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  1. 1

    New U.N. program promotes multisectoral approach to AIDS prevention. Q and A [with Peter Piot].

    AIDSCAPTIONS. 1996 May; 3(1):34-6.

    The new joint United Nations (UN) Program on HIV/AIDS (UNAIDS) coordinates the HIV/AIDS activities of its six co-sponsors: the UN Children's Fund (UNICEF), the UN Development Program (UNDP), the UN Population Fund (UNFPA), the UN Educational, Scientific, and Cultural Organization (UNESCO), the World Health Organization (WHO), and the World Bank. In this interview, UNAIDS Executive Director Peter Piot discusses the program's goals and challenges. The UNAIDS program will be more multisectoral in scope than other efforts, involving all sectors of society that can affect the course of the epidemic or are affected by it. This includes the health and education sectors; ministries of trade, finance, planning, and development; nongovernmental and community organizations; people living with HIV and AIDS; research institutions; and the business sector. In each country, the UN agencies will form a "Theme Group on HIV/AIDS" to formulate intersectoral strategies.
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  2. 2

    HIV vaccine trials in developing countries. The UNAIDS perspective.

    Heyward WL; Osmanov S; Esparza J

    [Unpublished] 1996. Presented at the 11th International Conference on AIDS, Vancouver, Canada, July 7-12, 1996. 12 p.

    Even though most people agree that a safe, effective, and available HIV preventive vaccine is needed, few agree on the characteristics of such a vaccine and how to proceed. The debate revolves around the uncertainties of the immunological correlates of protection, the antigenic significance of HIV genetic variability on vaccine-induced protection, and the biological variability of HIV and the meaning of animal protection experiments with experimental vaccines. The decision to move towards efficacy trials depends on feasibility, the science, and the vaccine. One important feasibility factor is availability of a well-characterized population with a high incidence of HIV infection, despite available interventions. A scientific factor to consider is HIV characterization (genetic variability, HIV subtypes). Current safety and immunogenicity data from phase I and II trials and ability of the vaccine to induce neutralizing antibodies and CTLs comprise some vaccine factors. Researchers have found high-risk populations willing to participate in phase III trials in Thailand. UNAIDS proposes a balanced approach strategy of conducting efficacy trials with vaccine candidates which have met minimal requirements while also conducting basic research to acquire more information on what is needed for a protective immune response. The efficacy trials may reveal some information related to such a response. Final decisions and responsibilities lie with national governments and institutions. UNAIDS is prepared to help countries in their decision making efforts. Extensive preparation and international collaboration and coordination are needed for phase III efficacy trials. Developing countries (e.g., Thailand) themselves must participate in HIV vaccine development, since most HIV infections are in these countries and these countries have the most to gain. Genetic variability of HIV and different co-factors and routes of HIV transmission indicate the need to conduct multiple efficacy trials in different areas worldwide.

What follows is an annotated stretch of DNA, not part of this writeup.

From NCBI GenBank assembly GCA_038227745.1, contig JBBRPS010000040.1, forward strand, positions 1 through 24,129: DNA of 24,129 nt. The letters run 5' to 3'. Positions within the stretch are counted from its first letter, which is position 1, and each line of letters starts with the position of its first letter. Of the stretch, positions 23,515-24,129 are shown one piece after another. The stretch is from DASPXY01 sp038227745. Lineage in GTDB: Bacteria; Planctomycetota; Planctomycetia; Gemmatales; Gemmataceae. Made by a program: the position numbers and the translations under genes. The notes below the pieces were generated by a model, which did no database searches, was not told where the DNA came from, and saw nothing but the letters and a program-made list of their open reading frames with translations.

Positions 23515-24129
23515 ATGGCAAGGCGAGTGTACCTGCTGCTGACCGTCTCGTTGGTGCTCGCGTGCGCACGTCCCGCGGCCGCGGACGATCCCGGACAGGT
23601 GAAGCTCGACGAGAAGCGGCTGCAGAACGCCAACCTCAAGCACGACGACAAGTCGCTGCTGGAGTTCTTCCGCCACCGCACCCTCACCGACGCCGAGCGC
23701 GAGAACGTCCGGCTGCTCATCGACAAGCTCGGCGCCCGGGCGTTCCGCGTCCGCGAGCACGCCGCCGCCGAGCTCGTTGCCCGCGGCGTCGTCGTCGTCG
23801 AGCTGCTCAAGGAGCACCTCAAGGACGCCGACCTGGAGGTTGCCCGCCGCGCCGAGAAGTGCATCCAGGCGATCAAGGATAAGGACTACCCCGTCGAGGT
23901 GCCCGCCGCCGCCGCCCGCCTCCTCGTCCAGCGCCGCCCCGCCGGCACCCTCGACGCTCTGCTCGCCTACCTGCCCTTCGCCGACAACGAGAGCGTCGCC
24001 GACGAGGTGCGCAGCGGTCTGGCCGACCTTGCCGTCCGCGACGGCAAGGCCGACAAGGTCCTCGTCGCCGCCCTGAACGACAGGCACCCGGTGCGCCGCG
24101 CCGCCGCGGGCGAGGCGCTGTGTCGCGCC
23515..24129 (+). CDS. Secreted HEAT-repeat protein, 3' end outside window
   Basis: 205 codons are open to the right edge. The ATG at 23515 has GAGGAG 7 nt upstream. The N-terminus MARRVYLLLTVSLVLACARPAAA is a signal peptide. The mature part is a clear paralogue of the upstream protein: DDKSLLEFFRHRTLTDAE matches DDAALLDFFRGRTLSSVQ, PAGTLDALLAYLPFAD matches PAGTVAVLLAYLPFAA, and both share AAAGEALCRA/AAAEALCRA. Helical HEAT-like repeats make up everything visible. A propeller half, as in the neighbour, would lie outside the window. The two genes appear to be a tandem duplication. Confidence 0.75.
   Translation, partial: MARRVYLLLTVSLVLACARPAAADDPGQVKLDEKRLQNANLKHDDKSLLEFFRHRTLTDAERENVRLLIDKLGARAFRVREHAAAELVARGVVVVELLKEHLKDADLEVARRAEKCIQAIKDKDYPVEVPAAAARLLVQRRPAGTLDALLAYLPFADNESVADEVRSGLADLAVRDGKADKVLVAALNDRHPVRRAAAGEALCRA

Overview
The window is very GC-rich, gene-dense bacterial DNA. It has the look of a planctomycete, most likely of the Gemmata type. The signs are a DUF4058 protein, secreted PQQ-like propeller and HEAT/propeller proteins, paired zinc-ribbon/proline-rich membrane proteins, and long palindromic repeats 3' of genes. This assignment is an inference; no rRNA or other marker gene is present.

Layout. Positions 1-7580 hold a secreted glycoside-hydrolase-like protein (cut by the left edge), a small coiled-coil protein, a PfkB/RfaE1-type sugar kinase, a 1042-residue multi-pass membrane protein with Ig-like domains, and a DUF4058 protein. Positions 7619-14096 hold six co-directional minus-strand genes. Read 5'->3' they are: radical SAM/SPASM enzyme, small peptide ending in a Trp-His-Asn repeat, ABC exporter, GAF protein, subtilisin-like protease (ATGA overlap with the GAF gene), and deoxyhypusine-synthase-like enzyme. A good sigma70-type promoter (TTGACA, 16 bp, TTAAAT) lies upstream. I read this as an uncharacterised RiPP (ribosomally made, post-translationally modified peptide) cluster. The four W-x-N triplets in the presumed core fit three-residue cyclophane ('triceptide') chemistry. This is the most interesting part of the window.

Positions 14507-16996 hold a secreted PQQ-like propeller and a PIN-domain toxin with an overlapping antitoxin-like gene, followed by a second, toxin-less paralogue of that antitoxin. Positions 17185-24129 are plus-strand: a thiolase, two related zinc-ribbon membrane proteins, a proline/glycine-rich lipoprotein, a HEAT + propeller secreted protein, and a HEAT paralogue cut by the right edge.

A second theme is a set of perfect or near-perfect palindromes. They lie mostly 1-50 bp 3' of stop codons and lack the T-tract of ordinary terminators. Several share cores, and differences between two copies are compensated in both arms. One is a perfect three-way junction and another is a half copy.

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  3. 3

    AIDS: a global response [editorial]

    Piot P

    SCIENCE. 1996 Jun 28; 272:1855.

    There are an estimated 21 million people infected with at least one of the 10 known subtypes of HIV worldwide, with more than 8500 people newly infected daily. The US Centers for Disease Control and Prevention estimate that 40,000 US citizens became infected last year with HIV. In heavily affected countries in Africa and Asia, where 33% of urban adults may be infected, AIDS deaths among young and middle-aged adults are threatening health systems, economies, and national stability. Global travel facilitates the spread of HIV worldwide. For the first time, however, a number of developing countries are registering a drop in new HIV infections, suggesting that prevention efforts focused upon safer sexual and drug-related behavior are working. Recent scientific breakthroughs are encouraging. Combination therapy with antiretroviral drugs may be able to not only defer the progression of disease and improve the quality of life, but turn HIV infection into a chronic nonprogressive condition. Furthermore, it has been determined that zidovudine can interrupt mother-to-child transmission of HIV. Research, however, remains central to preventing future HIV transmission. The development of accessible vaccines and vaginal microbicides are especially needed. The author notes that although 90% of HIV infections worldwide are in developing countries, AIDS intelligence and research and development are overwhelmingly concentrated in the industrialized world. In this context, efforts must be made to ensure the development of vaccines and therapies which are accessible and effective against AIDS in the developing world. The new Joint United Nations Program on HIV/AIDS (UNAIDS) has an important role to play in establishing a much needed partnership between developing and developed countries.
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